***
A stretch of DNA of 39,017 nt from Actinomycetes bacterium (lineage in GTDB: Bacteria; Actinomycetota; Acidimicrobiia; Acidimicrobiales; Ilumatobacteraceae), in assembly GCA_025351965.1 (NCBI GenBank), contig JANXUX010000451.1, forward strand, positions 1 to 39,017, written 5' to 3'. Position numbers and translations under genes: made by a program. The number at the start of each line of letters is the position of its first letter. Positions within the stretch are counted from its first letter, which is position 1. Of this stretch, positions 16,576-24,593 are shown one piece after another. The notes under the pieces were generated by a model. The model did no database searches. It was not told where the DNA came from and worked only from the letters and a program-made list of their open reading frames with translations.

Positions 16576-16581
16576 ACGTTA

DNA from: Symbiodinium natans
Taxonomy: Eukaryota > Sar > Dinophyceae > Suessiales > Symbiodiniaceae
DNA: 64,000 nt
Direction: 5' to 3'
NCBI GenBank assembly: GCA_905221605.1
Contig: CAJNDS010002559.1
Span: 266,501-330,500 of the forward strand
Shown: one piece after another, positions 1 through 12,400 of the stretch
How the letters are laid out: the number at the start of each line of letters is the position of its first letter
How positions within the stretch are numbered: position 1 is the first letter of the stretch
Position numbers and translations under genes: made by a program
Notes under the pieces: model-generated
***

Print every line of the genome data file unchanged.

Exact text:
A stretch of DNA of 39,017 nt from Actinomycetes bacterium (lineage in GTDB: Bacteria; Actinomycetota; Acidimicrobiia; Acidimicrobiales; Ilumatobacteraceae), in assembly GCA_025351965.1 (NCBI GenBank), contig JANXUX010000451.1, forward strand, positions 1 to 39,017, written 5' to 3'. Position numbers and translations under genes: made by a program. The number at the start of each line of letters is the position of its first letter. Positions within the stretch are counted from its first letter, which is position 1. Of this stretch, positions 16,576-24,593 are shown one piece after another. The notes under the pieces were generated by a model. The model did no database searches. It was not told where the DNA came from and worked only from the letters and a program-made list of their open reading frames with translations.

Positions 16576-16581
16576 ACGTTA

DNA from: Symbiodinium natans
Taxonomy: Eukaryota > Sar > Dinophyceae > Suessiales > Symbiodiniaceae
DNA: 64,000 nt
Direction: 5' to 3'
NCBI GenBank assembly: GCA_905221605.1
Contig: CAJNDS010002559.1
Span: 266,501-330,500 of the forward strand
Shown: one piece after another, positions 1 through 12,400 of the stretch
How the letters are laid out: the number at the start of each line of letters is the position of its first letter
How positions within the stretch are numbered: position 1 is the first letter of the stretch
Position numbers and translations under genes: made by a program
Notes under the pieces: model-generated